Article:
Example. “Johnnycakes (made by adding boiling water to corn meal mixed with a bit of salt and sugar in a pan).” This is how old recipe’s are! More like trial and error. I make a sheet cake, not measuring anything. Some flour, butter, some milk, egg, mix, till it looks “right” as a batter. You know, a pinch of salt. This is so funny to me. People have forgotten how to cook. I would bet, when starving and in survival mode, you could make up a recipe. Whatever you have, mixed with some flavorings. Rice, celery, onion, salt, chicken bullion or some fat from bacon. You would eat it ALL! Did not mean to offend, but it does tickle me.I have cooked from scratch, my whole life. JUST,,,START! ☺
OH, it seems I am redundant! Sorry did not see my old post from two months ago. Sorry.
I’ve cooked from scratch all my life. I learned to cook over the phone by calling my grandmother (who was born in 1886) each day and asking her how to cook whatever we were having that night. I still do use a cookbook for cakes but most other things are in my head.
Many years ago, a friend gave me her mother’s recipe for Pioneer Turnip Casserole. It has become a favorite of our family and everyone else who thought they didn’t like turnips! I will share it with you…of course, it has been adapted from the actual recipe during pioneer times:
6 medium turnips, peeled and thinly sliced and
boiled in water until not quite tender;
place in a 9″ x 13″ casserole dish;
sprinkle only about 1 tsp of granulated sugar over
the top of the cooked and layered turnips.
Spread contents of two regular sized soup cans full of
concentrated cream of celery soup over the hot turnips. (Do not dilute the cream of celery soup.)
Sprinkle the top of the casserole with either finely cut,
canned (store-bought) breadcrumbs or tear up some fresh bread into ragged small pieces and place atop the casserole. Pour 4 oz. of melted real butter over the crumbs, pouring in a thin stream to basically cover the surface of the breadcrumbs.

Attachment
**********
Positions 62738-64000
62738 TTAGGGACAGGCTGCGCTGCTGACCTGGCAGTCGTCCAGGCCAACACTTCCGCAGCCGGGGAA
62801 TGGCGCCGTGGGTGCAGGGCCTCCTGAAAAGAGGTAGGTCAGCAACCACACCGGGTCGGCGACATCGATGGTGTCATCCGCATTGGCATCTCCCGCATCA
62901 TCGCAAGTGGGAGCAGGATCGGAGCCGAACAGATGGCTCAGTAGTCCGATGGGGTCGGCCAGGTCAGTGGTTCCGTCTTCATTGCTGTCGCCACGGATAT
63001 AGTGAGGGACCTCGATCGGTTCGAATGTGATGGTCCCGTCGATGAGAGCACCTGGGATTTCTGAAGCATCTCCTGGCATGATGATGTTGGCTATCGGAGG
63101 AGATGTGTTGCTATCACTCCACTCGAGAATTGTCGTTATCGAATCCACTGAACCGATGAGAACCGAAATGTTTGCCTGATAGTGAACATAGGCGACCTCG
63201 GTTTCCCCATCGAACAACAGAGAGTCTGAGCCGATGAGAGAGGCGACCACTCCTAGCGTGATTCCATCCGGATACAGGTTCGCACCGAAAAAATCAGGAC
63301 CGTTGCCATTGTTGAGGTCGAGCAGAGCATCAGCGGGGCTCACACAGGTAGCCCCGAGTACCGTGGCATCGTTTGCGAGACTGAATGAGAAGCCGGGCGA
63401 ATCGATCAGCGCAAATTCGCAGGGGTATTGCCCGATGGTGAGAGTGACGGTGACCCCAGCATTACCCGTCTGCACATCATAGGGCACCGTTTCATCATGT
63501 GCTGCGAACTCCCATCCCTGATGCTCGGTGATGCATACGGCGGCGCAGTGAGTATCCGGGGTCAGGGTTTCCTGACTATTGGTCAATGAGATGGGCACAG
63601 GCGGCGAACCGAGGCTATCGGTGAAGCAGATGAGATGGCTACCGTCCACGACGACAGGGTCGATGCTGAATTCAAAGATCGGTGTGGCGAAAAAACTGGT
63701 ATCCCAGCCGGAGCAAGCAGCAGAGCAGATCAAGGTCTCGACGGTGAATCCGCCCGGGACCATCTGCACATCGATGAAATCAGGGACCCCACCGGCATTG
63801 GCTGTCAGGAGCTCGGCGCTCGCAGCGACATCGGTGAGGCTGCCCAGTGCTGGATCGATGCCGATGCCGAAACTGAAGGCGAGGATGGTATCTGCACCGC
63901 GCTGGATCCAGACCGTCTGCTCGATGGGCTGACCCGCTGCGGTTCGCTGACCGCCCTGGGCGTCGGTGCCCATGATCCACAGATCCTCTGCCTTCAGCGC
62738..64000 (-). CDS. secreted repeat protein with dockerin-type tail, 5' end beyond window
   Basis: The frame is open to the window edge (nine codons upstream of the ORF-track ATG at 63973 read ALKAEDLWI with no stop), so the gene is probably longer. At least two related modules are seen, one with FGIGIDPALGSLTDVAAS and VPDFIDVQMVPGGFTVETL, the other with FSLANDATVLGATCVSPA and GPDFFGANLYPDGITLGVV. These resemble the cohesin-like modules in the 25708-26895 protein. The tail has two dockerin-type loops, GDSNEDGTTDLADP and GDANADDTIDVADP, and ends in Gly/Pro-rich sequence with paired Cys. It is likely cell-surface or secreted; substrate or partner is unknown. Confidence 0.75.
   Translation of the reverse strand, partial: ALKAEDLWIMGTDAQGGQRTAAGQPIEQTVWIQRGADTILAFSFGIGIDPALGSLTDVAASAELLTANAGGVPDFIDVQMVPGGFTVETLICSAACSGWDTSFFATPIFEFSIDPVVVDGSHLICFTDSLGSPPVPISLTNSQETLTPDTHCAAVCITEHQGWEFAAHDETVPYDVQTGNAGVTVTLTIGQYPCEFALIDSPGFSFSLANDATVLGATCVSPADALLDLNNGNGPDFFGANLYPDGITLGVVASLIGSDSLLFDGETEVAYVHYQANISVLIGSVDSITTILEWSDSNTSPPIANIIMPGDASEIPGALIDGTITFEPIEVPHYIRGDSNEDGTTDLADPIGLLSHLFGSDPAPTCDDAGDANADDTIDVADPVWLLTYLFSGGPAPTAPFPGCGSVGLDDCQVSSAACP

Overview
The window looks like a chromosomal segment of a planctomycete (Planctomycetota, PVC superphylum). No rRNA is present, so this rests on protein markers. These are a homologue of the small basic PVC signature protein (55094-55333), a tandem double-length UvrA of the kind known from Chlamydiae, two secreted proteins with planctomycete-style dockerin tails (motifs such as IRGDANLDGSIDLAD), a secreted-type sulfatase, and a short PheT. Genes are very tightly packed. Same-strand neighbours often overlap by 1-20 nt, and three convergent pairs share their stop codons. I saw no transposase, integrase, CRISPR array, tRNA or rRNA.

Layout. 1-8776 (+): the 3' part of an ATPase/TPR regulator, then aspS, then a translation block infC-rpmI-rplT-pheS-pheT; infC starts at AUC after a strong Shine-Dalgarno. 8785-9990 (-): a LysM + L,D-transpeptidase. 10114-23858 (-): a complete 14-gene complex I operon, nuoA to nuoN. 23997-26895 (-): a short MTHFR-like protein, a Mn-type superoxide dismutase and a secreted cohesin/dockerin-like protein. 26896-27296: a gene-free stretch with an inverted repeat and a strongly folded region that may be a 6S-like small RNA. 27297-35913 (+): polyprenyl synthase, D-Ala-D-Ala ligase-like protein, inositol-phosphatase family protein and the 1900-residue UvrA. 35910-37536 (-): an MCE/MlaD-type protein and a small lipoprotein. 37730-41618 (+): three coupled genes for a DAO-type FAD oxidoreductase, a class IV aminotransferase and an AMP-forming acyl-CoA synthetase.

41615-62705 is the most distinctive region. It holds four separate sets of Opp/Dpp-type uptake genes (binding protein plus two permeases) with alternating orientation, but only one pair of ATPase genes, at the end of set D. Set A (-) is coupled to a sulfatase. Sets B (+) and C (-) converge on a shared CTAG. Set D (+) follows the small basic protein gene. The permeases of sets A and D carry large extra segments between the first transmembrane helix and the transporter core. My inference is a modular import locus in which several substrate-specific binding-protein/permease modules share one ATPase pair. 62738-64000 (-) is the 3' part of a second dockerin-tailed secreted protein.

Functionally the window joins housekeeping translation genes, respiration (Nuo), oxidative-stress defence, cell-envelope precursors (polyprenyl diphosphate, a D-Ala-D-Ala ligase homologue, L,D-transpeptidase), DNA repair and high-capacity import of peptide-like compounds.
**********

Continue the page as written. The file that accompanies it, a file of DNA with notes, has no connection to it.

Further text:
Bake at 325 – 350 degrees until the breadcrumbs are toasty-golden brown and the casserole contents are very hot. YUMMY!
My mom did something like this with CAULIFLOWER. But no canned soup. People did not have canned soup in those days. I think it is marketing,,that tells us, to use all of these CANNED soup products. This is my own preference, not to use any canned soup, in cooking. Just my own idea and bias. lol
Antoinette, you can make your own “any” cream of….soups. They are simple to do, and don’t have all of the additives and preservatives that canned commercial soups do. Look up recipes online. I have them all, and plan to make “instant” ones using freeze dried/dehydrated ingredients ( I just recently bought a freeze dryer) and also to can my own cream of…soups. Much healthier than store bought! (and cheaper, too!)
Great ideas and tips on this web site. Thank you all
I am interested in learning the recipes of the old days. They didn’t have what we have today in this century.
Mush and milk has been a favorite breakfast dish all my life. A similar dish can be made using grits.
You can also add an egg or two to the cooked mix, and bake until the mix is cooked firm, and serve it with berries, bananas, and other fruits.